ATLANTA — "This was a pretty wild first time candidate experience," Jon Ossoff reflected, looking back on his failed candidacy to flip a congressional district not far down the road during a Saturday morning panel at Netroots Nation.

Ossoff's appearance at the annual gathering of progressives was early in the morning, a detail that showed in the dozens of empty seats open throughout the room. Nevertheless, several conference-goers sported bright blue t-shirts with his name emblazoned across the chest.

The 30-year-old Democrat struck an optimistic tone in his remarks, repeatedly arguing that his showing in the June special election was positive because it forced Republicans to spend more than $20 million dollars and created an "infrastructure" that will have a "lasting positive impact in the community." Ossoff contended that "people's heads would have exploded" if you told experts a Democrat with his policy positions — for instance, being pro-choice on abortion and pro-gay rights — would have "put up the kind of fight" that he did in a Republican district.

"There's been a lot of hand-wringing in the aftermath of these specials, and I don't think there should be," he said.

But Ossoff wasn't all positive, slamming the Republican Party for its attacks on his candidacy. "The campaign that the national GOP ran down here was so cynical, so divisive," he recalled. "It was all about us versus them, appeals to tribalism." Among Ossoff's regrets is that he didn't "[push] back more strongly" against those assaults. He also wished the campaign had set up more early voting sites.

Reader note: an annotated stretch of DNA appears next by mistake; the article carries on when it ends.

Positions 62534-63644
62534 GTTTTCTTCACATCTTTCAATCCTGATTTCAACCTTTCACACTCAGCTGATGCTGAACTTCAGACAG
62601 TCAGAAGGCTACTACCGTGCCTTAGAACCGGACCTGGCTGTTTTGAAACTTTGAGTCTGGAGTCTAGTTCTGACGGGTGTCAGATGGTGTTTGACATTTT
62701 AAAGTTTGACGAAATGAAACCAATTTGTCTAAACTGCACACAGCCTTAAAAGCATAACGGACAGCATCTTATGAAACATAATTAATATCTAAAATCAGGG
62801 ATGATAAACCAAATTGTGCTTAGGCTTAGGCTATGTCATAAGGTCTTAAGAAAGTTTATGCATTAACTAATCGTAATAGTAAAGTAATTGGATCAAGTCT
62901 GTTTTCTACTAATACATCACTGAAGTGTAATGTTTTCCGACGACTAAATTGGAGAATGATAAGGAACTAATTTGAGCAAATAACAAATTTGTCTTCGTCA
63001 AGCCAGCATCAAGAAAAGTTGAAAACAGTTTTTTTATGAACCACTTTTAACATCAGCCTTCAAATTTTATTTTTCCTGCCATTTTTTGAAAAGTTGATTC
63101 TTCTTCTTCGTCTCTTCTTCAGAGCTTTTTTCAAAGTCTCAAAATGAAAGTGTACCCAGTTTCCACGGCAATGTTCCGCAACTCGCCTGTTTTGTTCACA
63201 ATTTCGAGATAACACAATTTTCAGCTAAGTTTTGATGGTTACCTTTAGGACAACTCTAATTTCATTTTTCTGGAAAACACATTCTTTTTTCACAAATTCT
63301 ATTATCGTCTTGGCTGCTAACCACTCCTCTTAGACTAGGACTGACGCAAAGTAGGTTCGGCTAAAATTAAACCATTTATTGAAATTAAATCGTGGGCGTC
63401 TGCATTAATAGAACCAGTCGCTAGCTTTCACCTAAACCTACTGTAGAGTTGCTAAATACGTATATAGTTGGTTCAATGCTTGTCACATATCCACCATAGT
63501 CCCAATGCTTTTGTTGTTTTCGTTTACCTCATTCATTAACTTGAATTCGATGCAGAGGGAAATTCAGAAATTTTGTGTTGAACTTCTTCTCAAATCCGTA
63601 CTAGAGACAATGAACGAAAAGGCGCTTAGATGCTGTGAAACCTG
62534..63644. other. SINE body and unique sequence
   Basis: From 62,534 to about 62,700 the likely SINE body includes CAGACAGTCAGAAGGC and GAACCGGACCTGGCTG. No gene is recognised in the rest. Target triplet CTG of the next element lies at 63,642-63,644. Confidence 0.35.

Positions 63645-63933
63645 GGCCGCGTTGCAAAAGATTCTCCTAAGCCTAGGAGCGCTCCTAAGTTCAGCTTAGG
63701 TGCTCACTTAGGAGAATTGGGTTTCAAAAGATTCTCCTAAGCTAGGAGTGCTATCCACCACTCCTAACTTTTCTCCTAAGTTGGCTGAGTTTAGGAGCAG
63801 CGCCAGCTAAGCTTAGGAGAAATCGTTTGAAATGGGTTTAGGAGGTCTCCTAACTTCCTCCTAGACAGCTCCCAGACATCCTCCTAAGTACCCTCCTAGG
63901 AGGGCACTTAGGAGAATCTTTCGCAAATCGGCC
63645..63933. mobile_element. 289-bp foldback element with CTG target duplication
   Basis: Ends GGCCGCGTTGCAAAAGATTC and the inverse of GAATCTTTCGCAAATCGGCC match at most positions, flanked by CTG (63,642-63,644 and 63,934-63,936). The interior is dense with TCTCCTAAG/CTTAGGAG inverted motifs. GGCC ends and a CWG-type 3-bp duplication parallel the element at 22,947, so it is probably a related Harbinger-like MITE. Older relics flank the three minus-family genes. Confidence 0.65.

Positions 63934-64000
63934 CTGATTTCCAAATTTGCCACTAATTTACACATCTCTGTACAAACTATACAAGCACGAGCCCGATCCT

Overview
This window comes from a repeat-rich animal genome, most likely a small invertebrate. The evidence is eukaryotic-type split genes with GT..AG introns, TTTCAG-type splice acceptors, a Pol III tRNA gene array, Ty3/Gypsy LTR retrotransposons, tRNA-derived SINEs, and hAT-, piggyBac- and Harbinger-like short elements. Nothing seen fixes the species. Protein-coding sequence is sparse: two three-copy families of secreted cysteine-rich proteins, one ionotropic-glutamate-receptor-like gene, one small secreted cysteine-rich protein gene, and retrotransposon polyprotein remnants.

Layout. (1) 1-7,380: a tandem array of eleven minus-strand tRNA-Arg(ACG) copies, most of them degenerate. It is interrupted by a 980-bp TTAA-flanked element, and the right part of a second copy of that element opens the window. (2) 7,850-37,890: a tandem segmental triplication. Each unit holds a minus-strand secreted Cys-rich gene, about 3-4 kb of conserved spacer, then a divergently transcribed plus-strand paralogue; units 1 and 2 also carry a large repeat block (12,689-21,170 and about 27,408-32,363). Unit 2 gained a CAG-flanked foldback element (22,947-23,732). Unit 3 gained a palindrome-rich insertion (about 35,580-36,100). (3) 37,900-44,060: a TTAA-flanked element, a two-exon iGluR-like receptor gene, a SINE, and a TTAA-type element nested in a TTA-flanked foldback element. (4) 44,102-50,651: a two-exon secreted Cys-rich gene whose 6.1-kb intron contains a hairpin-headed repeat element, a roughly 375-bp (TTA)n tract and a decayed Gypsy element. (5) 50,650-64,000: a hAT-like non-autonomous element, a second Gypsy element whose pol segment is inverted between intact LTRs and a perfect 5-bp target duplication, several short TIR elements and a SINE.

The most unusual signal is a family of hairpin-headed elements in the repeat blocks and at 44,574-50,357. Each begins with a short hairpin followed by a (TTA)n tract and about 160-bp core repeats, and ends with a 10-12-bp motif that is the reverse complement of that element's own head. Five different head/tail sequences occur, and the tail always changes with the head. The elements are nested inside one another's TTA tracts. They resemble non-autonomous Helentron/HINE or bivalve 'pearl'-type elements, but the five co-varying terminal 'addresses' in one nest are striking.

"Get off of the internet, and get on the doors, because Democrats are united no matter what you hear on cable news or in the hot takes," he told activists in the audience. Not everyone was so confident. During the question and answer session, one woman challenged Ossoff's assertion that the party wasn't divided. "You said that we're united, but I'm not convinced," she said, citing her experiences with "Bernie people" plotting to take over local Democratic parties.

After losing his race despite a massive financial advantage, Ossoff himself became a lightning rod of sorts for attacks from disgruntled Democrats who disagreed over his candidacy.

Just moments after his panel concluded on Saturday, unrelenting protesters disrupted Georgia gubernatorial candidate Stacey Evans' remarks at the morning plenary. Apparently supporters of Evans' primary rival, Stacey Abrams, they drowned out Evans' speech with chants of "Trust black women" and "Stacey Evans is not progressive."

After powering through her prepared remarks, which were almost impossible to hear in the ballroom, Evans left the stage to a chorus of boos.

For his part, Ossoff quipped that his takeaways should be "[taken] with a grain of salt," adding, "I didn't win the campaign."

Emily Jashinsky is a commentary writer for the Washington Examiner.